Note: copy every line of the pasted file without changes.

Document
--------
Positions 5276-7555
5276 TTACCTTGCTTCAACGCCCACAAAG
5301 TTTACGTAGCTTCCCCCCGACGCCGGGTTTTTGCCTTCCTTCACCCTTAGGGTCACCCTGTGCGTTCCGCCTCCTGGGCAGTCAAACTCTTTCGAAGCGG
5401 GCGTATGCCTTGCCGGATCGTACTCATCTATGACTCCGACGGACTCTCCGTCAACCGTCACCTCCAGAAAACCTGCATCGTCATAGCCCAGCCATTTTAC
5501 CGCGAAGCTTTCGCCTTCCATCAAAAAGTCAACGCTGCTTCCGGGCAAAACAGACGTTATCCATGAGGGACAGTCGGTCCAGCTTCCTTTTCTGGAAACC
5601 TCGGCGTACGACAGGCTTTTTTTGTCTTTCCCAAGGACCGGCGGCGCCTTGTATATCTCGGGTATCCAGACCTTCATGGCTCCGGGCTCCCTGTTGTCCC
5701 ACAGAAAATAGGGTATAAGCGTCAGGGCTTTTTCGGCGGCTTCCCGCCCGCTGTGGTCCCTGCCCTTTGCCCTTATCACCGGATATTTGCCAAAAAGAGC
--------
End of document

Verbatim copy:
Positions 5276-7555
5276 TTACCTTGCTTCAACGCCCACAAAG
5301 TTTACGTAGCTTCCCCCCGACGCCGGGTTTTTGCCTTCCTTCACCCTTAGGGTCACCCTGTGCGTTCCGCCTCCTGGGCAGTCAAACTCTTTCGAAGCGG
5401 GCGTATGCCTTGCCGGATCGTACTCATCTATGACTCCGACGGACTCTCCGTCAACCGTCACCTCCAGAAAACCTGCATCGTCATAGCCCAGCCATTTTAC
5501 CGCGAAGCTTTCGCCTTCCATCAAAAAGTCAACGCTGCTTCCGGGCAAAACAGACGTTATCCATGAGGGACAGTCGGTCCAGCTTCCTTTTCTGGAAACC
5601 TCGGCGTACGACAGGCTTTTTTTGTCTTTCCCAAGGACCGGCGGCGCCTTGTATATCTCGGGTATCCAGACCTTCATGGCTCCGGGCTCCCTGTTGTCCC
5701 ACAGAAAATAGGGTATAAGCGTCAGGGCTTTTTCGGCGGCTTCCCGCCCGCTGTGGTCCCTGCCCTTTGCCCTTATCACCGGATATTTGCCAAAAAGAGC